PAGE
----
Intelligence and conscientiousnessi have long been considered the pillars of academic success in higher education, but curiosity also deserves a seat at the educational outcomes table.
Recently on The Science of Personality, cohosts Ryne Sherman, PhD, chief science officer, and Blake Loepp, PR manager, spoke with Sophie von Stumm, PhD, professor of psychology in education at the University of York, about the influence of personality on educational outcomes.
As learners move into higher education, the influence of personality on academic success increases. Why?
Let’s dive into this fascinating conversation about intelligence, conscientiousness, curiosity, genetics, and personality in educational outcomes.
The Effect of Personality on Intelligence and Conscientiousness
Cognitive ability is generally predictive of success across all educational levels. However, that association tends to decrease in higher education. There are two reasons for this. The first is simply that as we progress through educational levels, we are increasingly selected for our cognitive abilities. As a result, intelligence becomes less predictive of differences in achievement, while personality becomes a more powerful differentiating factor.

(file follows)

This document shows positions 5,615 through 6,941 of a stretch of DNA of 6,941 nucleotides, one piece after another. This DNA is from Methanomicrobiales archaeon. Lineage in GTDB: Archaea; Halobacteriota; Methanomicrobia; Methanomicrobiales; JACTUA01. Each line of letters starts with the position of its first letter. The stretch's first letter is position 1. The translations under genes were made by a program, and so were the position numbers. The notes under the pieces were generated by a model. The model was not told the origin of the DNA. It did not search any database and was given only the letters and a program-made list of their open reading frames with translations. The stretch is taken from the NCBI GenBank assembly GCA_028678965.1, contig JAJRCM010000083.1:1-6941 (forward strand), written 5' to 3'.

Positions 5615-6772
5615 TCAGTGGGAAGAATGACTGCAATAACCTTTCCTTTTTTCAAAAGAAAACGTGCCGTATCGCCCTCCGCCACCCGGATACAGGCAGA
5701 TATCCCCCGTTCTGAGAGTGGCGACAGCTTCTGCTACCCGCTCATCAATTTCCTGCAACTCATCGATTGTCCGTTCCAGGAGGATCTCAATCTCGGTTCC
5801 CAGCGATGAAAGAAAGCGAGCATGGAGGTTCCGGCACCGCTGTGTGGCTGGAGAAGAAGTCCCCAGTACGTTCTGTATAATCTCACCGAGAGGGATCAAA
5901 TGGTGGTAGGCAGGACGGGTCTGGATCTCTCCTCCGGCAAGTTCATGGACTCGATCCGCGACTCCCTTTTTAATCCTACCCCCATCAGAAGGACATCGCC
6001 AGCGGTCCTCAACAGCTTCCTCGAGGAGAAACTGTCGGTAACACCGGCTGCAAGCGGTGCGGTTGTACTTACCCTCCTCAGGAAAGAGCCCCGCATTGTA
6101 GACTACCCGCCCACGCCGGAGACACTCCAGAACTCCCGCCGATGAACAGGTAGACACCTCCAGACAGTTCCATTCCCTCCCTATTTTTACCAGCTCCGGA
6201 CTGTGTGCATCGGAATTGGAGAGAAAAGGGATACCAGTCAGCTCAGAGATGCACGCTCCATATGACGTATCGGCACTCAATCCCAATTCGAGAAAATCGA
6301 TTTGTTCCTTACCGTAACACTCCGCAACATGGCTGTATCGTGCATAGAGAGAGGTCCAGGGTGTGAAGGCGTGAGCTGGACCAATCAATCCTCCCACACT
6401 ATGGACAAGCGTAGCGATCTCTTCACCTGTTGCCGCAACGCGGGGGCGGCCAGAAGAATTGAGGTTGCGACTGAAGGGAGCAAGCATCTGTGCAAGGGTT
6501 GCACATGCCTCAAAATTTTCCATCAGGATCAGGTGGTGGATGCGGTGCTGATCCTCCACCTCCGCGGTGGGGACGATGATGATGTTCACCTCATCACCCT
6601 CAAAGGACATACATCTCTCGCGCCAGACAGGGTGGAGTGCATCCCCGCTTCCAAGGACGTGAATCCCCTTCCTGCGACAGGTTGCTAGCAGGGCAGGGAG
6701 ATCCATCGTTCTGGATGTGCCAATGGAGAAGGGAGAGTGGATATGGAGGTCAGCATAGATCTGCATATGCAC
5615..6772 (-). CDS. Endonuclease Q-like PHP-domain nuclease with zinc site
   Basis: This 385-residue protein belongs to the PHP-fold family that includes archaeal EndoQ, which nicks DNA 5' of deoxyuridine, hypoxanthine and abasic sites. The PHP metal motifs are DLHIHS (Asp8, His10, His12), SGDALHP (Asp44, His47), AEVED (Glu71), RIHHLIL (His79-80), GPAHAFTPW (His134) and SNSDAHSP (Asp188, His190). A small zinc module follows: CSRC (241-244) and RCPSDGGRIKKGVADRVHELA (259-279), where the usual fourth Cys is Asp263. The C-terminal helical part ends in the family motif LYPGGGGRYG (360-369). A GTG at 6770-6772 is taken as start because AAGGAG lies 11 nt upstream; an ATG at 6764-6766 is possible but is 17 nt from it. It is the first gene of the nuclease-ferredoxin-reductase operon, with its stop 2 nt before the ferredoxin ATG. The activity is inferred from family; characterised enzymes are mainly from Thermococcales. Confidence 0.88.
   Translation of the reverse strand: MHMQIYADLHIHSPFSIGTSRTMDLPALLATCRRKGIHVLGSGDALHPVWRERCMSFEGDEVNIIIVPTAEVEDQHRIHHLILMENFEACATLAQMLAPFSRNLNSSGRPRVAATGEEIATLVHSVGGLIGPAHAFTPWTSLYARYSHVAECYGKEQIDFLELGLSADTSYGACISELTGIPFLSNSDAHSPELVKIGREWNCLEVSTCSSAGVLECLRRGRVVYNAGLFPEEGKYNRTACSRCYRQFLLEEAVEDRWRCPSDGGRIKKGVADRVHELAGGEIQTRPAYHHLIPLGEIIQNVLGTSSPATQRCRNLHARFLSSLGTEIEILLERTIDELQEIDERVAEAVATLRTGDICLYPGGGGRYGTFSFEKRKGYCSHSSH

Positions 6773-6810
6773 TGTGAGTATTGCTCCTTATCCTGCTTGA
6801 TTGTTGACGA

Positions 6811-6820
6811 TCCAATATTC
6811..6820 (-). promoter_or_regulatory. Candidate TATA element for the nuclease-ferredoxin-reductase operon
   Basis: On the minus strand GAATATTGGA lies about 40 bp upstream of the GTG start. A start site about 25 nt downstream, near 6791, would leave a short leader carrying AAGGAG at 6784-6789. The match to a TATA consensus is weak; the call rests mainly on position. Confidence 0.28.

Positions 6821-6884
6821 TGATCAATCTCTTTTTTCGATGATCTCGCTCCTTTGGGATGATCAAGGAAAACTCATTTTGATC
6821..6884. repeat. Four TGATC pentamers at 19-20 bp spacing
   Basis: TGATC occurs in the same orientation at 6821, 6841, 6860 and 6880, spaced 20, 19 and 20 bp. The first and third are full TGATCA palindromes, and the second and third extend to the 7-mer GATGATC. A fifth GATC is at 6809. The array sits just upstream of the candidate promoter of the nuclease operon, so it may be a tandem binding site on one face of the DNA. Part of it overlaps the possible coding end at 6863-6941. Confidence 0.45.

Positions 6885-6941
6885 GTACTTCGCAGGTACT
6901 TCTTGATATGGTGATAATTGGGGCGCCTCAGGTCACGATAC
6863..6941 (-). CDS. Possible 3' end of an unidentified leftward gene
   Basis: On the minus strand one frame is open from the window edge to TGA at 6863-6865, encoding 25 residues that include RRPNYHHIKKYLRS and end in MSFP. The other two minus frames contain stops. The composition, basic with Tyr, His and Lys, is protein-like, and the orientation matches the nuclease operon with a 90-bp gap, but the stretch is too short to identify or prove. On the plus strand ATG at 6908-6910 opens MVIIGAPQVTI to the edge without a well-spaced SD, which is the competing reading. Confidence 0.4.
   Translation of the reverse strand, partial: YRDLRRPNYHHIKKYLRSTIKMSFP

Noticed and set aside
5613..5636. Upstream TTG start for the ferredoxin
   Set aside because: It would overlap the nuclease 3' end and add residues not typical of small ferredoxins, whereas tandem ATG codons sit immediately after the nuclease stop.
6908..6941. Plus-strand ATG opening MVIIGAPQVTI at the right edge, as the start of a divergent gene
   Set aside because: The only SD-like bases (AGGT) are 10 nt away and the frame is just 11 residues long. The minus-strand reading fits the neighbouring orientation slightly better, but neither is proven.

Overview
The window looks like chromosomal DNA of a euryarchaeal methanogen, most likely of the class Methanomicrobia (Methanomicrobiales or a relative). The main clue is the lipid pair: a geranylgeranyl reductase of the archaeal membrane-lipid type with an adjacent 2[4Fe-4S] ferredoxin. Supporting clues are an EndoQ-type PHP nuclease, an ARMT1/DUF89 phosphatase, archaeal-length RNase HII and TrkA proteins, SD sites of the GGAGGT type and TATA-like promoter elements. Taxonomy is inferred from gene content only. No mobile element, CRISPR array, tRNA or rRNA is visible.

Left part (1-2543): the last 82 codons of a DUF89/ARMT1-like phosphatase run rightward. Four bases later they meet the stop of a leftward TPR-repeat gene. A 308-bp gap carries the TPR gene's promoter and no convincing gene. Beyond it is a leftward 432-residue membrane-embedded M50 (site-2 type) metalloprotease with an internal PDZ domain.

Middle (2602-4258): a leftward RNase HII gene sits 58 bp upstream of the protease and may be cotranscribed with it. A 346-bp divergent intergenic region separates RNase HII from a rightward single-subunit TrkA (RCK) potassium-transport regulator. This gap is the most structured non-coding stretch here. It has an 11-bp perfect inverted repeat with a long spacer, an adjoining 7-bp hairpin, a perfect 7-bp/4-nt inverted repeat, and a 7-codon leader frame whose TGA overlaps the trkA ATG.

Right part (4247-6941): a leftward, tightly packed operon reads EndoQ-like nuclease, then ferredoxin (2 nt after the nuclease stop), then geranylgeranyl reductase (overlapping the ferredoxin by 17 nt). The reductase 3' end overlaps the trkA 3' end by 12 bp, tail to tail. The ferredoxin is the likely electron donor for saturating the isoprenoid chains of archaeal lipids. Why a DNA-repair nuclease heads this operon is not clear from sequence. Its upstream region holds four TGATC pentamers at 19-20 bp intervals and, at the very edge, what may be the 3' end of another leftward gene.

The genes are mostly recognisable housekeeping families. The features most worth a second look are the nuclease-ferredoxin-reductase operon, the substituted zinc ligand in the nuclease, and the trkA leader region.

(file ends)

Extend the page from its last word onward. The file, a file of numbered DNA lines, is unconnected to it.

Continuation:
The second reason that intelligence matters less than personality in higher ed is that personality becomes more important in and of itself. “Personality has a strong influence on the environment that we select for ourselves,” Sophie explained. “It informs the niche or place that we want to pick for ourselves—and it does more so than intelligence.” Someone who is highly social isn’t likely to prefer solitary research in an isolated academic office, for example.
Just as intelligence bows to personality at higher levels of education, so does conscientiousness. Higher education tends to place less emphasis on sheer hard work and more on critical thinking. In a transformation of our cognitive skills, positive educational outcomes no longer rely on the standardized-test type of thinking in which we must figure out the right solution in the given time. Instead, we face the entirely different intellectual challenge of reading information, analyzing it, extracting what is important, and combining it with other information to create new ideas. “What we learn as we go through university is to think differently about information,” Sophie said.